Chinese Aircraft Carrier, Liaoning, Strategic or Simply Status?

Now that China has finally commissioned  Liaoning, its first aircraft carrier, the discussion has focused on whether the ship is a meaningful addition to the Chinese Navy or merely a symbol of status and prestige. Some have pointed out that the Chinese are not believed to currently have enough carrier-capable fighter aircraft to make the ship operational. On the other hand, China does have a carrier based plane under development, so the question may be simply be how long it will take to produce the planes. Regardless, it may be that simply having an aircraft carrier provides sufficient prestige at a time when Western powers are cutting back their aircraft carrier fleets.

The New York Times reports that military experts say that “China does not have planes capable of landing on the carrier and so far training for such landings has been carried out on land.

The Chinese have however been developing a carrier based fighter plane, the Shenyang J-15, based on the Russian naval fighter, the Sukhoi Su-33. Videos of test flights of the J-15 appeared on Youtube over two years ago. We posted in May of last year about the training taking place on the mocked-up deck of an aircraft carrier installed on the roof of a Chinese government building near the city of Wuhan. (See China takes a Great Leap Forward in the Concrete Carrier Arms Race)   Reports were that the Chinese were training with Russian SU-33 aircraft and naval helicopters from the concrete flight deck. So, while it may be accurate to say that “China does not have planes capable of landing on the carrier” it might be appropriate to add the modifier “yet” to the end of the statement.  How soon the Chinese will have carrier-capable aircraft is unclear, but they working toward that end.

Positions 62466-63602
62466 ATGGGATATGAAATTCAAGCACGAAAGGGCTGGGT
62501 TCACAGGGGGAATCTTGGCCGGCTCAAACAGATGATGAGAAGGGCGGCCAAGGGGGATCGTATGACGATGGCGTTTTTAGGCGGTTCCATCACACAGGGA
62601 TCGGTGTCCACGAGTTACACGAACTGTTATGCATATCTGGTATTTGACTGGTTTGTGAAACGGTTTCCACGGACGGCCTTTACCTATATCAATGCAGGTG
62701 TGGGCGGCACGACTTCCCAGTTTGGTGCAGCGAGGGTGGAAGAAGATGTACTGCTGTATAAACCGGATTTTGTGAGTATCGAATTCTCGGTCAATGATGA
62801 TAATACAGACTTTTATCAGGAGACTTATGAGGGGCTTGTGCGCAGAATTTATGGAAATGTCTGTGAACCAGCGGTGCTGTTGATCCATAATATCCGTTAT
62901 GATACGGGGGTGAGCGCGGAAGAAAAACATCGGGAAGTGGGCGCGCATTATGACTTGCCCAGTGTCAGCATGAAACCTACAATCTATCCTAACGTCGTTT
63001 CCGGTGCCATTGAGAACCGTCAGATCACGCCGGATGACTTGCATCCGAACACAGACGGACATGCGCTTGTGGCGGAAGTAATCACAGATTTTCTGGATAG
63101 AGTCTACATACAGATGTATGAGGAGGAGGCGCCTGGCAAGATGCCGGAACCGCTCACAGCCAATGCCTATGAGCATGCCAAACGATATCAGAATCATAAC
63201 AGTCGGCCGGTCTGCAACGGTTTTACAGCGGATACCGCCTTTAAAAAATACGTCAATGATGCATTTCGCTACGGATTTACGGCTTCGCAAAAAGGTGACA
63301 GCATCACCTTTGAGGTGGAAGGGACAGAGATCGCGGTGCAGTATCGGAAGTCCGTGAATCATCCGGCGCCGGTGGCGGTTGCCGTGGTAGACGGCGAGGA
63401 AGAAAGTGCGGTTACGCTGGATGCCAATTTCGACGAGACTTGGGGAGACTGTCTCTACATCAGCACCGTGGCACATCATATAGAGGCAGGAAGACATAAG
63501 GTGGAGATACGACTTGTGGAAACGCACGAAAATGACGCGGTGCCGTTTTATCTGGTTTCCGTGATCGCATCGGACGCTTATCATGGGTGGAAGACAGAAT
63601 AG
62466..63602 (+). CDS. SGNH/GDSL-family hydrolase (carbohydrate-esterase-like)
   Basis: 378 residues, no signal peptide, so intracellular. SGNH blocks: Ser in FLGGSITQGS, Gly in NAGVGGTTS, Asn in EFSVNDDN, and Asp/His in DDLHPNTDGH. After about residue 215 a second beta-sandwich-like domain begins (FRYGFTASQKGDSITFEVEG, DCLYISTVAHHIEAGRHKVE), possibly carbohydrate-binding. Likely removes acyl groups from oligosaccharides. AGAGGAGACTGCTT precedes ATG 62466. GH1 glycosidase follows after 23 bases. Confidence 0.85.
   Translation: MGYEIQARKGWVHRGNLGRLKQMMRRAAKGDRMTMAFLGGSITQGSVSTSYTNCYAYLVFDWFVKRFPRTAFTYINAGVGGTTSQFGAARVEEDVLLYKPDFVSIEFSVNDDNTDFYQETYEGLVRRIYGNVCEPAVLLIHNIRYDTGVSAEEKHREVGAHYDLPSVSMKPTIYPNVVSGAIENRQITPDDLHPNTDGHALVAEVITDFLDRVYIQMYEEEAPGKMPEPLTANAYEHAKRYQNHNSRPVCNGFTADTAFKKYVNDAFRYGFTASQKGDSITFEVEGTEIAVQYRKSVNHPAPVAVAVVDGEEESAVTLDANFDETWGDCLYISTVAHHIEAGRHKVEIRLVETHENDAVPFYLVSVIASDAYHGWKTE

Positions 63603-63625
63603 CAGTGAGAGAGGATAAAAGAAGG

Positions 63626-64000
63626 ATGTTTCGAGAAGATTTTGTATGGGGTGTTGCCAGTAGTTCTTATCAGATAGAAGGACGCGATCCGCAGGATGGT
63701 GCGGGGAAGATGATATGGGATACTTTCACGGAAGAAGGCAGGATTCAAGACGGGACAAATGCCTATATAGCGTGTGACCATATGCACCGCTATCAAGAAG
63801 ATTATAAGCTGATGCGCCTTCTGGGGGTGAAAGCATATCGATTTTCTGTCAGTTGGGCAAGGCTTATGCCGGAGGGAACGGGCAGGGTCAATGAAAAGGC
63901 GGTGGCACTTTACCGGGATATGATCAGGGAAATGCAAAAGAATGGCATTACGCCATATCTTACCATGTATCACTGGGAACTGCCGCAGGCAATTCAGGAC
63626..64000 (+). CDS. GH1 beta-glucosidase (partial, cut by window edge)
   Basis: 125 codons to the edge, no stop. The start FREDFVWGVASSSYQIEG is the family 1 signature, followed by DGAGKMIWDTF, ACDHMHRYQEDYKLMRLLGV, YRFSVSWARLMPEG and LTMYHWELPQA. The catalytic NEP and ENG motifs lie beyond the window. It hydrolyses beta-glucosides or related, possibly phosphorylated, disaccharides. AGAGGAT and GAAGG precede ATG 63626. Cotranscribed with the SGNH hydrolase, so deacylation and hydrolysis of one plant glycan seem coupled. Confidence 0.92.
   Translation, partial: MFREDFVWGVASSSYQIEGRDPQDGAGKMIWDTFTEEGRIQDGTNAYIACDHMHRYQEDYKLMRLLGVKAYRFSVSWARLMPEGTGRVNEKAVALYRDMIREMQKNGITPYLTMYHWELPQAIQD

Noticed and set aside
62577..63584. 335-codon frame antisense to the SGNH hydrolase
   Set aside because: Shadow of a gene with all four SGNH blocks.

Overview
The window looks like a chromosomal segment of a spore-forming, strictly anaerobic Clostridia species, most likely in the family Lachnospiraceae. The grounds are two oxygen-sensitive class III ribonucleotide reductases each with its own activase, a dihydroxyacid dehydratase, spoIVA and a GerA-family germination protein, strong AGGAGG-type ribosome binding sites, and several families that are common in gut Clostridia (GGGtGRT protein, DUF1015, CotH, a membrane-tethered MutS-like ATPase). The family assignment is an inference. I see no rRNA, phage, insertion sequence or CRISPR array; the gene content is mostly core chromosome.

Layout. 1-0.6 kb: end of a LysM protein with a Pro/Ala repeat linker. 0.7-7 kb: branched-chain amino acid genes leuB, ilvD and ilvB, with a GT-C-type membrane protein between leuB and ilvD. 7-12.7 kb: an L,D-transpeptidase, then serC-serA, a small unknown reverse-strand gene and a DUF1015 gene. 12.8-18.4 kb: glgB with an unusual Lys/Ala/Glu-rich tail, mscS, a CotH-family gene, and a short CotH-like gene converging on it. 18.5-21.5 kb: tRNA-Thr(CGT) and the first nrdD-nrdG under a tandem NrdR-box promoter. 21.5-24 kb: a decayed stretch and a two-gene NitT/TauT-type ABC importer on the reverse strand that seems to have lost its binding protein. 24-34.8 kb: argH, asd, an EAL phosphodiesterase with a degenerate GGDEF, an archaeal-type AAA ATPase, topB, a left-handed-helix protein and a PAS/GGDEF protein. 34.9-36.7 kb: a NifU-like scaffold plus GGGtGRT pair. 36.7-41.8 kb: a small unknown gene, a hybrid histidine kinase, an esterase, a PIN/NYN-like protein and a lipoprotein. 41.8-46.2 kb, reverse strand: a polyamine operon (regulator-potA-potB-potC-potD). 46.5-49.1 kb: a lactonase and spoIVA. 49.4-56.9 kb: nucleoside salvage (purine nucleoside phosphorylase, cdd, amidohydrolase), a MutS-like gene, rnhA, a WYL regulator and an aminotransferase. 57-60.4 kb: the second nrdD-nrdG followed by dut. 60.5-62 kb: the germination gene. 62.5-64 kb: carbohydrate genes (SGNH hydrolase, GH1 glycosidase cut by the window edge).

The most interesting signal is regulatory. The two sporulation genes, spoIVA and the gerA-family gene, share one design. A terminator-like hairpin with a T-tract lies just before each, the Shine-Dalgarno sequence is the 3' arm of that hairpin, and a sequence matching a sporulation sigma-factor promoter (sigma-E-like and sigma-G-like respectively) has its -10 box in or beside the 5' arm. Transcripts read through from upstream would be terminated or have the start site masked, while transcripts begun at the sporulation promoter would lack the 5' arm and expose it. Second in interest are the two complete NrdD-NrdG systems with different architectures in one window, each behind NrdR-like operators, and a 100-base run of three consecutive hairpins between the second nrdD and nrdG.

Duncan Hewitt in the Daily Beast comments on the larger issue of strategy versus status.

Some analysts have suggested owning an aircraft carrier is like the military equivalent of middle-aged men wanting to drive expensive sports cars—it’s all about status and symbolism.  For China, being able to project its military power further into the seas off its eastern and southern coasts, where it has various disputes with its neighbors over offshore islands, is clearly important; but having East Asia’s first aircraft carrier (like having a space program) is also simply seen as a way of showing that the country has arrived on the global stage.”

The problem with a high status ship like the Liaoning is that it may be too valuable to use. From the New York Times:

You Ji, a visiting senior research fellow at the National University of Singapore, said in an interview. “If it is used against America, it has no survivability. If it is used against China’s neighbors, it’s a sign of bullying.”

Vietnam, a neighbor with whom China has fought wars, operates land-based Russian Su-30 aircraft that could pose a threat to the aircraft carrier, Mr. You said. “In the South China Sea, if the carrier is damaged by the Vietnamese, it’s a huge loss of face,” he said. “It’s not worth it.”

Thanks to Phil Leon for contributing to this post.

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